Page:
Italo Scanga Biography

Italo Scanga




Italian-American sculptor and painter Italo Scanga was born in Lago, Calabria, Italy on June 6 1932, the youngest of four. Scanga's early life produced themes that would play out in his career: As world war became imminent, his mother attempted to follow her husband, who had moved to the U.S. a couple years prior; on the day of their planned departure in 1939, American troops invaded Italy, and they had to stay in Lago for the duration of the war. While there, Scanga worked as a cabinetmaker's apprentice and studied with a sculptor who created busts of saints. When the war drew to a close in 1945 they were able to resume preparations for their move to the United States, and in 1947, they reunited with Scanga's father in Marion Point, Pennsylvania.

Italo found a job working evenings on an assembly line at General Motors, attending high school as well as enrolling in classes at the Society of Arts and Crafts in Detroit. After graduating from high school at the age of 21 (due to language difficulties), he joined the U.S. Army and was stationed in Austria in the armored tanks division from 1953 to 1956. After he returned to Michigan he enrolled at Michigan State University, receiving his bachelor's degree in 1960 and a master's degree in sculpture one year later. Italo married Mary Louise Ashley in 1956 and, while starting a family of 2 children, graduated from Michigan State University with a B.A. as well as studying welded sculpture with Lindsey Decker and further study with Charles Pollock, Jackson Pollock's brother. In 1961 he got a job teaching sculpture at the University of Wisconsin in Madison, with Leo Steppat.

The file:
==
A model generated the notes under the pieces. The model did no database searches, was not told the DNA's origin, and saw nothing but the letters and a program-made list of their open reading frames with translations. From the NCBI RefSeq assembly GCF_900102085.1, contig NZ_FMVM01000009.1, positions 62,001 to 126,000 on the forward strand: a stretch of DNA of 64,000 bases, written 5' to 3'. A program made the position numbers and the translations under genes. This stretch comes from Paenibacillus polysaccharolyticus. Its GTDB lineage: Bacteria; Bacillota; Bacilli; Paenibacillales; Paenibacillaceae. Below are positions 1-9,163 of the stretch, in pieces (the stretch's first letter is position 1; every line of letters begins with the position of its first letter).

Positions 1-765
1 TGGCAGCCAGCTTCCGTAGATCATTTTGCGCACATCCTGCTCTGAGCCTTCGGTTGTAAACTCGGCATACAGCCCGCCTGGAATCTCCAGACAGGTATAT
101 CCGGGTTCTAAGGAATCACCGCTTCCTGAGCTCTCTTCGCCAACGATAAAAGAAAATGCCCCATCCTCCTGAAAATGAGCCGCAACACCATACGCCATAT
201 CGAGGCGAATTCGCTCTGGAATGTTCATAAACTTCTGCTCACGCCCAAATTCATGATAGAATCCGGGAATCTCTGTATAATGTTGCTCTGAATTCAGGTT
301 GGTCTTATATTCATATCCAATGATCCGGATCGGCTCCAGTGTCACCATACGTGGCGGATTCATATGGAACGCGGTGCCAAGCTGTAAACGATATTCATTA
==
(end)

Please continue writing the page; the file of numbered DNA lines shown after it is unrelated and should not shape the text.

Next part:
Scanga would go on to exhibit and teach throughout the U.S., eventually settling in Pacific City, California. He was known primarily for his work with found objects, though his ouvre includes painting, printmaking, and ceramics.

Scanga’s work is represented in museum collections around the world, including Albertina Museum, Vienna; The Art Institute of Chicago; Berkeley Art Museum + Pacific Film Archive; Detroit Institute of Arts; Los Angeles County Museum of Art; The Metropolitan Museum of Art, New York; Museum of Contemporary Art, San Diego; The Museum of Modern Art, New York; Philadelphia Museum of Art; Rhode Island School of Design Museum of Art, Providence; and Walker Art Center, Minneapolis, and many others.

Italo Scanga died on July 27, 2001 in Pacific Beach, California.